One morning when I was very sick I woke up with no voice. I had but a whisper to talk, and that too was strained. The morning routine with our 13 year old and 11 year old is an intense schedule. They each have to move through showers, breakfast, backpacks, packed lunches, and chores all in the space of 1 hour. The last 10 minutes are especially rushed with me yelling, “don’t forget your lunch!” and “hurry up you’ll miss the bus!” or “practice piano before breakfast.” Suddenly with no voice and no energy the “mom voice” did not exist and my children were on their own. Fortunately they made it to school on time with all their stuff in tow.
The urgency of needing my voice back was compounded by the fact I had to teach a class on the book of Nehemiah that evening. I was trying to imagine teaching the class without talking much. It wasn’t going to work.I realized that without my voice, I had no profession. No voice meant no ministry.
For a brief moment I realized how dependent I was on my voice. Without a voice pastors cannot provide counseling, we cannot teach, we certainly cannot preach. Our work is based on the art of communication and building relationships.
Fortunately, my friend Swati came by and took me to the clinic where they gave me a breathing treatment and diagnosed me with bronchitis. Within 5 minutes my voice returned. I had thought that my voice was gone, but what was actually gone was my breath.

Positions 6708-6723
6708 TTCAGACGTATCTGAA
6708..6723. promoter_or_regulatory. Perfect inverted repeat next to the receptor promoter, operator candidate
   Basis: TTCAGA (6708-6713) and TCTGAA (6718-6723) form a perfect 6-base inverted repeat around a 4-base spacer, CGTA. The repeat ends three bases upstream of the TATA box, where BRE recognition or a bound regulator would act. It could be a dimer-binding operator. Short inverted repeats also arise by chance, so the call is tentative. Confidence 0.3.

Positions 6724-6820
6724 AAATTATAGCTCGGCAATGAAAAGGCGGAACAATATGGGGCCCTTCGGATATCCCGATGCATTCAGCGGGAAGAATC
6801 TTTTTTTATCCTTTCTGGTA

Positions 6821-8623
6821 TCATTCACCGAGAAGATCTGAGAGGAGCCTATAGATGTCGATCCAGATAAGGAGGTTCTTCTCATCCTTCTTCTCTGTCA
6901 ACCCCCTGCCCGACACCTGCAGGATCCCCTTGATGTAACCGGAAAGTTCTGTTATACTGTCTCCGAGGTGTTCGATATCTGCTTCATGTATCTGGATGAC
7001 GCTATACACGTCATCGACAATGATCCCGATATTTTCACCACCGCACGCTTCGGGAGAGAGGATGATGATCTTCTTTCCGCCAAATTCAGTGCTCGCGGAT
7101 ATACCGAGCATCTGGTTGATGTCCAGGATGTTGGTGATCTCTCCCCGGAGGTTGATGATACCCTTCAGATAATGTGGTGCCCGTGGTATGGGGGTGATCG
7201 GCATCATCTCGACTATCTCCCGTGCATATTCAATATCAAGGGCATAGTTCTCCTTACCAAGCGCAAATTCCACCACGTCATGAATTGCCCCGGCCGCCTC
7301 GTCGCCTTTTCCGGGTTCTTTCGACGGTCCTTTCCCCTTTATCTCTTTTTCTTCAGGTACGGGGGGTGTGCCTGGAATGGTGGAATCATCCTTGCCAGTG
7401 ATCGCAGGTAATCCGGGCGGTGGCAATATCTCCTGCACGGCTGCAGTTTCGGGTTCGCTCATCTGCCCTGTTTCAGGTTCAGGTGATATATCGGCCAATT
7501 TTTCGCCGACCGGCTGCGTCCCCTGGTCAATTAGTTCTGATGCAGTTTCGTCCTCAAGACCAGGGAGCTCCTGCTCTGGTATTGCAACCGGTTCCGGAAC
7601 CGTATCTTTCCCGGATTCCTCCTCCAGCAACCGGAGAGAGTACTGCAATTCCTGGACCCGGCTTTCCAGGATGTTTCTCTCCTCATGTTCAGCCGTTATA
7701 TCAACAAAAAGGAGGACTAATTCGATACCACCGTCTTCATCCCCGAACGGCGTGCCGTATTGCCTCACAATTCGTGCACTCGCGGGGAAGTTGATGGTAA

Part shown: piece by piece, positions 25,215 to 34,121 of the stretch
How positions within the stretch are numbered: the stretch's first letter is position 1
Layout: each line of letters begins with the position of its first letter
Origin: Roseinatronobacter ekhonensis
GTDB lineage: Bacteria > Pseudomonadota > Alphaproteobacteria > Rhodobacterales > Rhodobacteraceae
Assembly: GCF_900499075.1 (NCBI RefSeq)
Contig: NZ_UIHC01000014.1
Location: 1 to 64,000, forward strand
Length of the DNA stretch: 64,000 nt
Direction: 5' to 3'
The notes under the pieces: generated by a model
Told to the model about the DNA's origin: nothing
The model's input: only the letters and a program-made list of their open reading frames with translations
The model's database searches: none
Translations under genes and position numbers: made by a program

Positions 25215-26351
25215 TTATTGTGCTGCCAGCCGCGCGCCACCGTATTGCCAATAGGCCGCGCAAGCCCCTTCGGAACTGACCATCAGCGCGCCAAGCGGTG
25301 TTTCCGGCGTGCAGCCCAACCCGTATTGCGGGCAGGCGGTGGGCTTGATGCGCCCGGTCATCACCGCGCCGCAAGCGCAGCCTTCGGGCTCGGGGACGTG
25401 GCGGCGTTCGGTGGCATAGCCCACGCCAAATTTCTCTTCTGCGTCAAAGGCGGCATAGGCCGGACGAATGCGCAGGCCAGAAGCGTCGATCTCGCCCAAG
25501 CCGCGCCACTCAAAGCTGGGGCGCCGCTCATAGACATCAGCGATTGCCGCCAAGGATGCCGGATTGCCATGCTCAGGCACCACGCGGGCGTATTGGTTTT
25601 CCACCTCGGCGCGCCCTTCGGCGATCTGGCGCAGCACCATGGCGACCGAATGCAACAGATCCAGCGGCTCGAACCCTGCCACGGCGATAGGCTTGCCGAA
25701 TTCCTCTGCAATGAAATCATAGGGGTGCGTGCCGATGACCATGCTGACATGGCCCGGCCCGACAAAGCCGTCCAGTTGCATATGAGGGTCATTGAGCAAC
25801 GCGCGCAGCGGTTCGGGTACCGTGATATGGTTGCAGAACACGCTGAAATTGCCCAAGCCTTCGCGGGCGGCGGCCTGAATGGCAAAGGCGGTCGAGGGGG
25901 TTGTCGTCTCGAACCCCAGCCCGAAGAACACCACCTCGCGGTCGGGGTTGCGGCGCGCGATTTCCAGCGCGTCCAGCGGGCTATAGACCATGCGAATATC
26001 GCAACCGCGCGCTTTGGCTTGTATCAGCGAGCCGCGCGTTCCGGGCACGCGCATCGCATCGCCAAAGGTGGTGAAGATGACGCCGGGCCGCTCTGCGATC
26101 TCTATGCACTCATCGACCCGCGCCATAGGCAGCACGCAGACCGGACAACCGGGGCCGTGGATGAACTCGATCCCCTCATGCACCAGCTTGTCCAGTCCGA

In Hebrew the word for “breath” ruah is the same word for “Spirit” (to learn more click here). It is the Spirit of God who dwells within us that is found within our own breath. We breathe in the breath of life and the Spirit of our Creator with each breath. When our breath leaves us at the time of death, then we say that our Spirit is gone. While I still could breathe, I had not the strength to speak. My voice was weak because the breath flowing through me was not strong enough to speak. My air pathways were constricted—too tight for the ruah to flow. Thus, my spiritual power as I understood it was certainly weakened.
As we think more about going green, buying locally, healthy living, and eating our veggies, now is the time to veggie up your Thanksgiving.
I grew up with the traditional turkey and fixin’s on Thanksgiving. When I became vegetarian over 17 years ago, Thanksgiving became a very difficult holiday. People were reluctant to join us for us for the holiday because we would not have turkey on the table, and others were timid about inviting us because so many of their traditional recipes were not vegetarian. So over the years I have adapted all the traditional recipes to be vegetarian and we have created our own Thanksgiving rituals.
Compassion is at the heart of Christian and Buddhist teachings, and yet compassion is one of the most challenging spiritual practices to develop. As we have entered our 40’s the reality of our aging parents is upon us. For six months of the year my father-in-law travels from India to live here in the United States—three months at our home and three months at his youngest son’s home. His routine, customs, and eating habits are very different than ours, but normally we coexist fairly well. This year during his visit he began to experience pain in his mouth. What would have been perhaps a routine visit for most Americans turned into a summer long project for “Appa’s smile”.